Behind the Meaning and History of “Portland Oregon” by Loretta Lynn and Jack White

As music fans likely know by now, the great songwriter Loretta Lynn passed away on Tuesday (Oct. 4) at the age of 90.

Videos by American Songwriter

American Songwriter wanted to continue to honor her memory with a Meaning Behind the Song piece of one of her more recent hits, “Portland Oregon,” which the groundbreaking artist worked on with Jack White.


Released on May 3, 2004, the song was originally recorded just a few months earlier in January 2004. Though it was written long before that, the track features White on vocals and guitar.

Shortly before the two collaborated, White found out the song existed from an old piece of paper filed away in Lynn’s attic. It was among several old compositions that Lynn recorded with White for her popular Grammy Award-winning album, Van Lear Rose.

“Portland Oregon” was one of the first singles released from the album and received wide acclaim.

The Meaning Behind the Song

Lynn had written the music and lyrics years before its recording. The song, she says, was based on a true event during a moment in time when she pretended to have a love affair with her guitarist, Cal Smith.

In an interview in 2005 with 60 Minutes, Lynn told journalist Mike Wallace that she had contrived the romance to make her husband, Mooney Lynn, jealous. She said she did so because her husband had been getting involved with other women outside of their marriage.

Lynn named the song for the setting in which the alleged incident took place, in a hotel in the Pacific Northwest hub of Portland, Oregon.

The Recording

After she’d composed the track, Lynn shelved it and put the song away in a drawer for many years until she met the rock legend, Jack White.

While meeting Lynn for dinner at her home, White found a pile of handwritten songs and was stunned they hadn’t been put together and recorded. “Portland Oregon” was among this group. The two soon decided that they would record some of them for her 2004 record, which White produced.

The single earned positive reviews and includes both Lynn and White singing, along with some silky smooth lead guitar from the former White Stripes frontman.

American Songwriter contributor Davis Inman wrote of the single, “The song seems like it could be based on something Lynn observed of her audience’s antics—much like “You Ain’t Woman Enough (To Take My Man)” was inspired by a young woman telling Lynn about her marital troubles backstage one night.”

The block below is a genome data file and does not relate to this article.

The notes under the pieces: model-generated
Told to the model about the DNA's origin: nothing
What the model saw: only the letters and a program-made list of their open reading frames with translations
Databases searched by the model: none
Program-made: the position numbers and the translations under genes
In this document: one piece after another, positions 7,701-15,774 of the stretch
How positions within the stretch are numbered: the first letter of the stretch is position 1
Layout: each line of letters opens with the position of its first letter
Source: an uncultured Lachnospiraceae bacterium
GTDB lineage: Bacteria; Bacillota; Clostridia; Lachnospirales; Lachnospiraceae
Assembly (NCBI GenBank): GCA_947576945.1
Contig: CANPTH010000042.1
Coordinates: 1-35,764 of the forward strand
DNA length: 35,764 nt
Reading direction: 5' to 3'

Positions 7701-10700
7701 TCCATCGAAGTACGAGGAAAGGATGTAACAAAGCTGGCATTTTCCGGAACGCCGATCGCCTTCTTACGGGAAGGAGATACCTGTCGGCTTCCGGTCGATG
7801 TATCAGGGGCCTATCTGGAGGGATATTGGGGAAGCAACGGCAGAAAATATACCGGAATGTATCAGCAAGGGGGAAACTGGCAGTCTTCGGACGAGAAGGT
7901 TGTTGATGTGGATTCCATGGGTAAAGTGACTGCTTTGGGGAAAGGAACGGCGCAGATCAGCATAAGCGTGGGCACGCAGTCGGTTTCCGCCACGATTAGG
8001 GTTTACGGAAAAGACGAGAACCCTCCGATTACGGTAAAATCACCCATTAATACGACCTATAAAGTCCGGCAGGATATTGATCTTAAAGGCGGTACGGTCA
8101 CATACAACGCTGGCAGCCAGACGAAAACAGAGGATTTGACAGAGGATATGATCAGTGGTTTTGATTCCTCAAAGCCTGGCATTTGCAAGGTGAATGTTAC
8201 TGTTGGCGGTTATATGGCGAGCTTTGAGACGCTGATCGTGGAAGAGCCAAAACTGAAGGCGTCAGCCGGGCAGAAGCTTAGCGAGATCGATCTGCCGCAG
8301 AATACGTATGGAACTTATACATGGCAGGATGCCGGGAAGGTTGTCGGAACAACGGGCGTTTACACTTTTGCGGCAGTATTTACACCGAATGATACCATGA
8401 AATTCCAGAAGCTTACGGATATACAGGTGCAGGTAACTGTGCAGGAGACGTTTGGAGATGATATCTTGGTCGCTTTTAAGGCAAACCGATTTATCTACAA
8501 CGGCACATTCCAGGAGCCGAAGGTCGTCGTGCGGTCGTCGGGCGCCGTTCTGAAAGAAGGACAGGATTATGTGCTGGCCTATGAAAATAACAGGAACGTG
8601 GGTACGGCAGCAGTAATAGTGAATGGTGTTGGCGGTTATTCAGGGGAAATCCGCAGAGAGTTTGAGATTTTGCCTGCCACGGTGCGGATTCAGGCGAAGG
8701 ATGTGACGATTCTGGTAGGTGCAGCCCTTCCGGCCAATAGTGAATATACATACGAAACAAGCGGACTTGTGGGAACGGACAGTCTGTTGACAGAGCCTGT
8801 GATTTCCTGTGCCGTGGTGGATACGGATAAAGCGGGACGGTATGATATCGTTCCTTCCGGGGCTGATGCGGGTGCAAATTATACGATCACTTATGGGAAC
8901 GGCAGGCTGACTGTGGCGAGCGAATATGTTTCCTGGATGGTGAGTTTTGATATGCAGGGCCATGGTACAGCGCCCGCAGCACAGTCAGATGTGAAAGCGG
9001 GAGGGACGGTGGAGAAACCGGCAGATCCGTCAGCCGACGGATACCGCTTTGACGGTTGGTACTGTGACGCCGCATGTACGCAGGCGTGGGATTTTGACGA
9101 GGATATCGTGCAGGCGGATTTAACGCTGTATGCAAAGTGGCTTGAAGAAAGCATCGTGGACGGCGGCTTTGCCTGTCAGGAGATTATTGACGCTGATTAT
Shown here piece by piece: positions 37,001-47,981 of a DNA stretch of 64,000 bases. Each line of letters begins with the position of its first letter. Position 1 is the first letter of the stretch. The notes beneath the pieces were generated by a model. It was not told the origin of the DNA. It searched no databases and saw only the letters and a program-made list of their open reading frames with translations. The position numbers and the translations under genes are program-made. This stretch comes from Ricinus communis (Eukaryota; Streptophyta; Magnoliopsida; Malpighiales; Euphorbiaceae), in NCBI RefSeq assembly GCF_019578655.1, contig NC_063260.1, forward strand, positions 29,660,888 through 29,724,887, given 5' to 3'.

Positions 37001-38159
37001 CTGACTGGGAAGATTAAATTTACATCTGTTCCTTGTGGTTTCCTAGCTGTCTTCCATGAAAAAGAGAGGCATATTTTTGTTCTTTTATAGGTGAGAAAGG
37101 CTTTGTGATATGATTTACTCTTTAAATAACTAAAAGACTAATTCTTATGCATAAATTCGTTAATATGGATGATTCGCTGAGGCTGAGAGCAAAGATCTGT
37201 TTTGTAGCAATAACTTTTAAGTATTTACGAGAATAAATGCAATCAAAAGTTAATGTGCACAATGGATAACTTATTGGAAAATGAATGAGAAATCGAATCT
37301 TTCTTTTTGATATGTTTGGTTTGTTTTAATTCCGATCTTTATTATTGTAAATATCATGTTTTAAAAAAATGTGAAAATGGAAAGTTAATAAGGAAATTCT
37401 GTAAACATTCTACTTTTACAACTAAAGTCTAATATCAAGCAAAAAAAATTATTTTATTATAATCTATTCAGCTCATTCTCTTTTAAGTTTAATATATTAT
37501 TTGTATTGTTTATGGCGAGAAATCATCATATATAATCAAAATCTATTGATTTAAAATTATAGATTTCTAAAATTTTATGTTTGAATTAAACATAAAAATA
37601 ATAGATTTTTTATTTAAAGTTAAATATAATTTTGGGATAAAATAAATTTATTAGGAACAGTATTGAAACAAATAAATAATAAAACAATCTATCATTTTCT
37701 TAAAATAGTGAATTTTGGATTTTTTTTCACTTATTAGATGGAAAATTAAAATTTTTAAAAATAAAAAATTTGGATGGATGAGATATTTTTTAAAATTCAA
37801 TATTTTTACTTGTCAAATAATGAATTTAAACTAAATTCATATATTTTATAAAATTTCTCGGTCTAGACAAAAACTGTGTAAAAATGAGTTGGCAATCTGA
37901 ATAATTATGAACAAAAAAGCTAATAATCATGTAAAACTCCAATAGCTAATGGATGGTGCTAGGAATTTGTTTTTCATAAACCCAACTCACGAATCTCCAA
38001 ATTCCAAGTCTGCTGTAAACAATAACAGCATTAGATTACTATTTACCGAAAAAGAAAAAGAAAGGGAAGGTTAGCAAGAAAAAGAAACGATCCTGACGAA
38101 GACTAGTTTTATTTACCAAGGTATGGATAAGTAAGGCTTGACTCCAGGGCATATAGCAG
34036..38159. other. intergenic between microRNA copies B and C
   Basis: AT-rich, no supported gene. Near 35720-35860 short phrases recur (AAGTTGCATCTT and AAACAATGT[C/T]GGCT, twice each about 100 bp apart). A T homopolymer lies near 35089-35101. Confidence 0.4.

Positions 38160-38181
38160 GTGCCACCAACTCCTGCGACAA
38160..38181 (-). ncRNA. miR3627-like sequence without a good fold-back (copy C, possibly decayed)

Lynn later performed the song on the Late Show with David Letterman with White.

Check out that version below.

Quotes from Lynn About the Song

“That’s the country-est album I’ve ever done,” says Loretta Lynn in American Songwriter’s Legends interview about Van Lear Rose. “I told [Jack Whitle] that and he said, ‘Well, thank you.’ And he’s not a country guy, he’s rock and roll. But when my movie came out, he was nine years old and he said, ‘I sat in the theater and watched it all day long.’ It just kept coming back on and he kept watching it. He’s a good guy, Jack White is.”

“I didn’t know [Jack] was gonna sing with me on ‘Portland, Oregon,’” says Lynn. “I walked in the studio and I said, ‘Who is that man singing it with me, Jack?’ and he said, ‘That’s me.’ I like Jack. Anything he did I thought was cool.”


Here are the jaunty lyrics from the song, to check out before listening to the live version (above):

Well, Portland, Oregon and sloe gin fizz
If that ain’t love then tell me what is, uh huh, uh huh
Well I lost my heart, it didn’t take no time
But that ain’t all, I lost my mind in Oregon

In a booth in the corner with the lights down low
I was movin’ in fast, she was takin’ it slow, uh huh, uh huh
Well, I looked at him and caught him lookin’ at me
I knew right then we were playin’ free in Oregon

Next day, we knew last night got drunk
But we loved enough for the both of us, uh huh, uh huh
In the morning when the night had sobered up
It was much too late for the both of us in Oregon

Well, sloe gin fizz works mighty fast
When you drink it by the pitcher and not by the glass, uh huh, uh huh
Hey bartender, before you close
Pour us one more drink and a pitcher to go

And a pitcher to go
(And a pitcher to go)
And a pitcher to go
(And a pitcher to go)

And a pitcher to go
(And a pitcher to go)

And a pitcher to go
And a pitcher to go

Leave a Reply

The Meaning Behind Coolio’s Funkadelic ‘Fantastic Voyage’